George Square set for £15m revamp ahead of 2014 Games
Glasgow's George Square is to undergo a £15m makeover, designed to bring back its "lost grandeur" before the city hosts the 2014 Commonwealth Games.
The proposals would see 13 monuments - excluding the cenotaph - temporarily relocated to other parts of the city.
The square's distinctive red tarmac would also be ripped up and resurfaced, with flower beds and lighting removed.
A design competition will be staged later this year, followed by a public exhibition and consultation.
Proposals for the scheme are set to be approved by Glasgow City Council's executive committee on Thursday.
A report going before councillors said George Square was first conceived in the 18th Century and was regarded as "Glasgow's Grande Place".
The report continues: "It began as a garden with trees, lawns and fences, and over time was inhabited by statues celebrating the great men of the time.
"However, like most post-industrial cities of the late 20th Century, the pressures applied to the use of public spaces are significant, and it has been compromised to such an extent that its loss of status and dignity is all too apparent."
The report recommends "a wholesale re-examination of its image and functions in order that it can be regarded as a place fit for the 21st Century, and to once again enhance Glasgow's reputation as an international city".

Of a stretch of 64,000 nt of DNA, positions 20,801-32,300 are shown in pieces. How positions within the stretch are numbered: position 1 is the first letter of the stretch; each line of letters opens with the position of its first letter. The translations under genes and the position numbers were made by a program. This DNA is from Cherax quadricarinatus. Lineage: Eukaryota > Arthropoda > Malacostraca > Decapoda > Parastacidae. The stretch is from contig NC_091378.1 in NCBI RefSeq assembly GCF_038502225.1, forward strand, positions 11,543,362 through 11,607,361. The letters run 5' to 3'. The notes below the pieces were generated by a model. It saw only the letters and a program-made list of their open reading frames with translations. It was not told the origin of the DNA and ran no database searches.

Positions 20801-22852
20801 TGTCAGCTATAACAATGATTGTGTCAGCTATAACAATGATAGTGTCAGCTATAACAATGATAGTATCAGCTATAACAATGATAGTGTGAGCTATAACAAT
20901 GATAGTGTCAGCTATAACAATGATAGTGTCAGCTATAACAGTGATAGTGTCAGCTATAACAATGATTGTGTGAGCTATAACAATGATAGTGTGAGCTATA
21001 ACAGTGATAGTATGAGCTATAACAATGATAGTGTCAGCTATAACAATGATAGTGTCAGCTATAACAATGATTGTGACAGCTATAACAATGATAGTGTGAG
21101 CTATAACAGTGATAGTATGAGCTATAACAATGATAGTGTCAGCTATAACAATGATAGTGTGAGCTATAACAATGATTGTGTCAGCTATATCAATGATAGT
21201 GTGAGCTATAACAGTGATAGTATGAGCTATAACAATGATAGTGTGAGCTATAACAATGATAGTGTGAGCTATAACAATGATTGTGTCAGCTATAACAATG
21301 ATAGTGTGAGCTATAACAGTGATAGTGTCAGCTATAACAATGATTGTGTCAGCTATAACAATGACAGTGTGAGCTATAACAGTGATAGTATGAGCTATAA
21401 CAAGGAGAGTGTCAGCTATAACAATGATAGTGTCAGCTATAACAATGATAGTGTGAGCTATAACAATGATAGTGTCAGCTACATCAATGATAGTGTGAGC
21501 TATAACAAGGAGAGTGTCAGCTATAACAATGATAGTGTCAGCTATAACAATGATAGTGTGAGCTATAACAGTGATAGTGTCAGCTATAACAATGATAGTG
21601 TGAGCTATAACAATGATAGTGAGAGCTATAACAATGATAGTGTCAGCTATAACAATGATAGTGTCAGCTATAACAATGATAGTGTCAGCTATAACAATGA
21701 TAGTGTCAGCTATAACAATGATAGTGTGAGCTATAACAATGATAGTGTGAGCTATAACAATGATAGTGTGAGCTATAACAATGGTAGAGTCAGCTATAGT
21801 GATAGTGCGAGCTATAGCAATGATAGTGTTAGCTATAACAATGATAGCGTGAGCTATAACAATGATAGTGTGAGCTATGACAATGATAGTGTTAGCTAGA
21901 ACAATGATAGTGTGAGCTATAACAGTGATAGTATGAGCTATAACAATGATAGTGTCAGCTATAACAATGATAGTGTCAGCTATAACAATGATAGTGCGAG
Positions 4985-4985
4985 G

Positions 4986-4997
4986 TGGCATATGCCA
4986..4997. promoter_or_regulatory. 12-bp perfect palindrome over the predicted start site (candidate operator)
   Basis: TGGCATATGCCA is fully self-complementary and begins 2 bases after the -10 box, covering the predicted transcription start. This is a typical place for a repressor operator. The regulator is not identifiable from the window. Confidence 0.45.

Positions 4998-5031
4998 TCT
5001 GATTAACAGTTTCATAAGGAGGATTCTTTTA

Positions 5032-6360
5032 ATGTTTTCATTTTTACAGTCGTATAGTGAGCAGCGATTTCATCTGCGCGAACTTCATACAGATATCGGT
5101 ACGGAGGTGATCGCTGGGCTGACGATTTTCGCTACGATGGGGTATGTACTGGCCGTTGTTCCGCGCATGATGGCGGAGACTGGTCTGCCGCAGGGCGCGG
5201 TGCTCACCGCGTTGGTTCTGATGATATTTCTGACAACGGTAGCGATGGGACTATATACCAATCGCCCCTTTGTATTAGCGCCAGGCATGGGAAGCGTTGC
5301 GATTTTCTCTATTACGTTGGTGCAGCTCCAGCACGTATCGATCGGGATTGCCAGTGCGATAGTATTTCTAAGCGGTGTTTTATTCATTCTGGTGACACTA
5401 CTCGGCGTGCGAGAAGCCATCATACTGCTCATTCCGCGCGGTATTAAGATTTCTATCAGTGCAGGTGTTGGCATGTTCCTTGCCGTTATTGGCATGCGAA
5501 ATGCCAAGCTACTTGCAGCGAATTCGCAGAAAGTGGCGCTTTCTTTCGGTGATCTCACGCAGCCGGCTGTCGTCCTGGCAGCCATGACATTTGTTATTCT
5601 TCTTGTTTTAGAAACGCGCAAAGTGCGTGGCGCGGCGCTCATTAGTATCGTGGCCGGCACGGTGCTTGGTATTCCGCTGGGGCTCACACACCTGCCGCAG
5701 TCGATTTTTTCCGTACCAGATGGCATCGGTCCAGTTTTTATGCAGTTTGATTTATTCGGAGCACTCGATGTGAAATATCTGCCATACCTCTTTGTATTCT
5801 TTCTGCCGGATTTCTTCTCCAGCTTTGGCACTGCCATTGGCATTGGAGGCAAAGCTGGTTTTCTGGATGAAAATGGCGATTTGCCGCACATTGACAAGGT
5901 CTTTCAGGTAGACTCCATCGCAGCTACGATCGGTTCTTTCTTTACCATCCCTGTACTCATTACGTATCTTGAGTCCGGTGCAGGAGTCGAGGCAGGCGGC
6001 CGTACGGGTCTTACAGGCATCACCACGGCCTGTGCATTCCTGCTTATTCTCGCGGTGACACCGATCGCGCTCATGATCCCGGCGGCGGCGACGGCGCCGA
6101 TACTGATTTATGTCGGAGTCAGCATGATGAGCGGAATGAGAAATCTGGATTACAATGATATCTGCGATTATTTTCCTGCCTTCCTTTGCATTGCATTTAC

It envisages a new space which will be "Glasgow's primary urban space", with a "day and night environment" that supports creativity and is a "world class tourist destination".
To this end, the report recommends the removal of statues "as a temporary measure", which would allow "a comprehensive conservation plan to be implemented in partnership with Historic Scotland".
The red tarmac would be replaced with a new surface and existing flowerbeds and lighting would be removed to create a "blank canvas" for the new design.
A design brief will be issued for the new space after the council meeting, with a shortlist of submissions expected by 12 October.
The formal design competition will get under way before a public exhibition and consultation runs in November and December.
The report envisages that a winning design will go before the council in January next year, with work starting during April 2013.
Phase one of the project, the report states, should be complete by April 2014, in time for the Commonwealth Games.